There are two possible directions in plans for the future of Recreational Sports’ campus facilities: either take the plunge to construct new buildings or invest money into large-scale maintenance projects.
Rec Sports Director John Horn presented the master plan for the University of Wisconsin’s recreational facilities at the Associated Students of Madison’s Student Council meeting Wednesday. He said this spring, students will decide whether or not the university should invest in maintaining old recreational facilities or invest in building new ones.
“We have to do one or the other,” Horn said. “We’re not in a situation where we can wait any longer. We need to invest dollars into this.”
The master plan contains several options, some that include completely leveling current facilities and starting from the ground up and some that simply build up and around current facilities.
The current master plan is tentative and the design is not set, Horn said.
An option for the Natatorium is to renovate and build up and over the building, Horn said. The Natatorium would remain a recreational activity space for students with a pool, a possible ice rink, multipurpose rooms and eight courts, he said.
The South East Recreational Facility, however, poses a different challenge, because it is landlocked on its site, Horn said. The facility cannot go anywhere but up and the current facility cannot sustain any additional floors, he said.
There is an option to restructure the building by keeping the pool in its current location and adding multipurpose space, a new jogging track and nine regulation-sized basketball courts, Horn said.
The other option would drop the pool to the basement level, remodel the lobby on the ground level and add strength training and cardio rooms, Horn said. The second floor would see an extensive cardio area, multipurpose wing and the top floor would get nine regulation-sized basketball courts, Horn said.
Horn said no design plans currently exist for the Shell.
All indoor facilities would also have a new facade and other aesthetics for an upgrade from current facilities, Horn said.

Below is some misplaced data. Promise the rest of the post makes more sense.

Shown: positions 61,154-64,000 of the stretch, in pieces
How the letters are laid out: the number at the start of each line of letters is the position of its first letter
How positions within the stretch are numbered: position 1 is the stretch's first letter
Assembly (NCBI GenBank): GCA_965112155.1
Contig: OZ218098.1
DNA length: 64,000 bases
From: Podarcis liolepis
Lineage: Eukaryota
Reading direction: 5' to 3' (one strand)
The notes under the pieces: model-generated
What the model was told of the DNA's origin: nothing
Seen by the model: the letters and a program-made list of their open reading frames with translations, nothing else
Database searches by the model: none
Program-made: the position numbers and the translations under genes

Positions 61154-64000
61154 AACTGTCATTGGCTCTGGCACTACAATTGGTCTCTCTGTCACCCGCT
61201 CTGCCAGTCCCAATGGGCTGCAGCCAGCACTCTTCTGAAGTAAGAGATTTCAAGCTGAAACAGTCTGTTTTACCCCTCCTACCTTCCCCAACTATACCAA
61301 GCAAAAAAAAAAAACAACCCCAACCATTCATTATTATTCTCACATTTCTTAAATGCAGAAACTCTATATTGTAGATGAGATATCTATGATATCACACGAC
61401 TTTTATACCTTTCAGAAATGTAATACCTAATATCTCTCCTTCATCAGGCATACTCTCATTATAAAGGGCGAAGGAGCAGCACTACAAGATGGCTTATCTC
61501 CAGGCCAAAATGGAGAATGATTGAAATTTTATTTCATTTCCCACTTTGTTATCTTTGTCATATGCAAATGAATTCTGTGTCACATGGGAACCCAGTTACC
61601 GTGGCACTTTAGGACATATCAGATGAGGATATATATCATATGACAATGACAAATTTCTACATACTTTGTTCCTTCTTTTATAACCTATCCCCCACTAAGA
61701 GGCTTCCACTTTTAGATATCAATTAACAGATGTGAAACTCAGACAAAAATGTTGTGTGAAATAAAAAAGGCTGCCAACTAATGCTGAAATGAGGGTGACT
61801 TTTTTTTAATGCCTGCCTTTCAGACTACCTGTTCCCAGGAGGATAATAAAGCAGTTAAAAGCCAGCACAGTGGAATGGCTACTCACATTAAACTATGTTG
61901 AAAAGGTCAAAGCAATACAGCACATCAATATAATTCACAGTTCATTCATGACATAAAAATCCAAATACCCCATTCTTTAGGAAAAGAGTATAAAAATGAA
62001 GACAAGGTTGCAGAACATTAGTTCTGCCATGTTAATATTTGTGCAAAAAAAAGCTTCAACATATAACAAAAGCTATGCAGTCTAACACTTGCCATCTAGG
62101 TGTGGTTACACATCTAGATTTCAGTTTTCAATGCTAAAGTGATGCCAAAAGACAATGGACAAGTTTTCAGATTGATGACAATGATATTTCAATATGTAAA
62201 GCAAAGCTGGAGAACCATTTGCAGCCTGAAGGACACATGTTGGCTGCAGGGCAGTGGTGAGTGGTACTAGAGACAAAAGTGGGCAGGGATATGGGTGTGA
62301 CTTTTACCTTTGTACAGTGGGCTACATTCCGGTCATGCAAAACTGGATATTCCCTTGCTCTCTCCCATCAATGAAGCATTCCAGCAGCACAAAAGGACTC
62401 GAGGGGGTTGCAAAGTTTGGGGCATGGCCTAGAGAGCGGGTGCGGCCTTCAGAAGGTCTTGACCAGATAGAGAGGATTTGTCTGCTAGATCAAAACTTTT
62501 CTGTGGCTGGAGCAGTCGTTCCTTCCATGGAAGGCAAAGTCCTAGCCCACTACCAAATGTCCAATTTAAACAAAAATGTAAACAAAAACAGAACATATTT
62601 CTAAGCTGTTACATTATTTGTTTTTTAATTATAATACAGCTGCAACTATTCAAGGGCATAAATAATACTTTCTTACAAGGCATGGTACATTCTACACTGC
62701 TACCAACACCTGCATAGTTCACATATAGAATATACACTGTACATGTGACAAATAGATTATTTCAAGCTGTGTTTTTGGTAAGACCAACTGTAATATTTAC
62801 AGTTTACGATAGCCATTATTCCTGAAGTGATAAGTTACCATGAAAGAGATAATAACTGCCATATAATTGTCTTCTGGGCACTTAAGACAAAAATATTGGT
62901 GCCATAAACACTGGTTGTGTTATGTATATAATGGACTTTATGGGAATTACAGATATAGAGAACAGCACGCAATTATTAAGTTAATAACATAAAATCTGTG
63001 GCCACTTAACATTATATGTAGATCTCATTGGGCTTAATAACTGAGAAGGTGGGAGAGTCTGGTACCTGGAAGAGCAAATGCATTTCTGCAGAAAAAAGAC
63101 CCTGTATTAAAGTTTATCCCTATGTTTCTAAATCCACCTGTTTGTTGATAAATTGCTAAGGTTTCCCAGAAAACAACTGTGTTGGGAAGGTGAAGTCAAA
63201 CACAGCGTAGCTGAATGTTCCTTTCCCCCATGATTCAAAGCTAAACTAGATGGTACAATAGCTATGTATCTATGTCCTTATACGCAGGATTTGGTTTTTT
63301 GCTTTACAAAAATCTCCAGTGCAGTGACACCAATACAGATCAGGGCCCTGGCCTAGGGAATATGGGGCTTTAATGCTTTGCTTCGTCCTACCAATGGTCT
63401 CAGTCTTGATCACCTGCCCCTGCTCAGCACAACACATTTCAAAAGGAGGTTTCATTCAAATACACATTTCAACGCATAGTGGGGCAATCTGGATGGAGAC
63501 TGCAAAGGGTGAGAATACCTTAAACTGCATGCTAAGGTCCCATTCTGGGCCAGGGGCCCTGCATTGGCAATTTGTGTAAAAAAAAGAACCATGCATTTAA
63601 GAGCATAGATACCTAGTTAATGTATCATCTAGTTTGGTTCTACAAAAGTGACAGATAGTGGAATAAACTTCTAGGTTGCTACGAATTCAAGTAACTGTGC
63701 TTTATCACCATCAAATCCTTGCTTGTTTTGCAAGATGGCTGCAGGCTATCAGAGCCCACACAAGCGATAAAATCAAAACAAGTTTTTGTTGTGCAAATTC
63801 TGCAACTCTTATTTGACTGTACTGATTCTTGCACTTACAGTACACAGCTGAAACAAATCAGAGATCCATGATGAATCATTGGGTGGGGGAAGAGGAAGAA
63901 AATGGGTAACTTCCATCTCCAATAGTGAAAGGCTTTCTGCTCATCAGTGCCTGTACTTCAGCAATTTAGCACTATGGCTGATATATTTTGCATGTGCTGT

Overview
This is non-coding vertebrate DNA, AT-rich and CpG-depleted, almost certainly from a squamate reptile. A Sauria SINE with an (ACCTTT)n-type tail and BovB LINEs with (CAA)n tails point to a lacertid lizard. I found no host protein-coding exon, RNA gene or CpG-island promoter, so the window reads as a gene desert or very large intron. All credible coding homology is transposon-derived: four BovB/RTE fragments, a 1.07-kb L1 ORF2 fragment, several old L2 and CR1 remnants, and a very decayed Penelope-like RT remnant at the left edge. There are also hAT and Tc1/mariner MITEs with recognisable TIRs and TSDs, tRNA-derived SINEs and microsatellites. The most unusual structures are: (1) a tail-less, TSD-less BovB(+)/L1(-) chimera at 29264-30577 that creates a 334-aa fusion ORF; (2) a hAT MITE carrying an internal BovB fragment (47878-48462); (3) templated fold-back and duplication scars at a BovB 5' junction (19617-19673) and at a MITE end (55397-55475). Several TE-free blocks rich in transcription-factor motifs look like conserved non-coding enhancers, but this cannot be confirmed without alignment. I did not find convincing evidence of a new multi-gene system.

“You feel like you’re in a tomb when you’re in our facilities,” Horn said.
No cost estimate is set in the plan, but Horn said he would not be surprised if the endeavor’s total cost comes close to $250 million.
Many members of the council voiced concerns about funding the project, suggesting Rec Sports look into other sources of revenue.
ASM Rep. Grace Bolt said the state could be interested in funding the project after a recent interest in health-related legislation.
Rec Sports will be lobbying the state government along with private donors to help fund the master plan, Horn said.
ASM Chair David Gardner said he had previously met with Chancellor Rebecca Blank and Horn to weigh alternative funding options for the master plan.
If the plan is approved, segregated fees would not be effected until the facilities’ doors open, Horn said.
He also presented possible redesigns for UW’s outdoor facilities. In the plans, the Near West fields would see five synthetic turf flag football fields running from north to south. The University Bay fields would include two lacrosse fields, two soccer fields, two rugby fields, two softball fields and a baseball field, all with synthetic turf, he said.
Rec Sports is pushing for synthetic turf fields to be able to use the fields more often. Currently, the natural grass fields are only used 75 percent of the time due to weather-related conditions, Horn said. Synthetic fields would allow for them to be used 90 to 95 percent of the time, he said.
Synthetic fields also allow Rec Sports to generate revenue, Horn said. The majority of requests the department receives to rent fields have to be rejected because the grass on the fields needs to be maintained, he said.
The Nielsen Tennis Stadium could also become home to a two-story fitness component, Horn said. Plans for the tennis stadium include multipurpose fitness space and ability to host tournaments, he said.